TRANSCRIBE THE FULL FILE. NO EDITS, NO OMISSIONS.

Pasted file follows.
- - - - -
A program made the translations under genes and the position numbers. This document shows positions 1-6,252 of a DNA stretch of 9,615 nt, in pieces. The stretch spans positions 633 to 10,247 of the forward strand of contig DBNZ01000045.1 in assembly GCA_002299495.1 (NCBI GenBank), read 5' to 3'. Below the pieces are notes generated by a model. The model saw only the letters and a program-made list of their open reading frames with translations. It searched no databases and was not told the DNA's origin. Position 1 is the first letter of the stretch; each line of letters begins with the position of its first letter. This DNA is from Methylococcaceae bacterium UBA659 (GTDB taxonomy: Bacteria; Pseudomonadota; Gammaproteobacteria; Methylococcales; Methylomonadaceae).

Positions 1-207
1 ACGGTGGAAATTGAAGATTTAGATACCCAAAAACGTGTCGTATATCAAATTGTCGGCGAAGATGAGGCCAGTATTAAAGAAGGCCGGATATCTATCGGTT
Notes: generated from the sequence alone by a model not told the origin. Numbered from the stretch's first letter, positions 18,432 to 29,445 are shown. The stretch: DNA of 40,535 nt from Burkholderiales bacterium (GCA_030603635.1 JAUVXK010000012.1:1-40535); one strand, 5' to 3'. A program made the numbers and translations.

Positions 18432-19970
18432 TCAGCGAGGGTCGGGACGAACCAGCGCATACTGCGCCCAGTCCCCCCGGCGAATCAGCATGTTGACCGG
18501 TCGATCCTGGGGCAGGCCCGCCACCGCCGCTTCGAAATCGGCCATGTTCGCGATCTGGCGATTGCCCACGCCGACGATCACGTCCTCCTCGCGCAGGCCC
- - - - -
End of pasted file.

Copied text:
A program made the translations under genes and the position numbers. This document shows positions 1-6,252 of a DNA stretch of 9,615 nt, in pieces. The stretch spans positions 633 to 10,247 of the forward strand of contig DBNZ01000045.1 in assembly GCA_002299495.1 (NCBI GenBank), read 5' to 3'. Below the pieces are notes generated by a model. The model saw only the letters and a program-made list of their open reading frames with translations. It searched no databases and was not told the DNA's origin. Position 1 is the first letter of the stretch; each line of letters begins with the position of its first letter. This DNA is from Methylococcaceae bacterium UBA659 (GTDB taxonomy: Bacteria; Pseudomonadota; Gammaproteobacteria; Methylococcales; Methylomonadaceae).

Positions 1-207
1 ACGGTGGAAATTGAAGATTTAGATACCCAAAAACGTGTCGTATATCAAATTGTCGGCGAAGATGAGGCCAGTATTAAAGAAGGCCGGATATCTATCGGTT
Notes: generated from the sequence alone by a model not told the origin. Numbered from the stretch's first letter, positions 18,432 to 29,445 are shown. The stretch: DNA of 40,535 nt from Burkholderiales bacterium (GCA_030603635.1 JAUVXK010000012.1:1-40535); one strand, 5' to 3'. A program made the numbers and translations.

Positions 18432-19970
18432 TCAGCGAGGGTCGGGACGAACCAGCGCATACTGCGCCCAGTCCCCCCGGCGAATCAGCATGTTGACCGG
18501 TCGATCCTGGGGCAGGCCCGCCACCGCCGCTTCGAAATCGGCCATGTTCGCGATCTGGCGATTGCCCACGCCGACGATCACGTCCTCCTCGCGCAGGCCC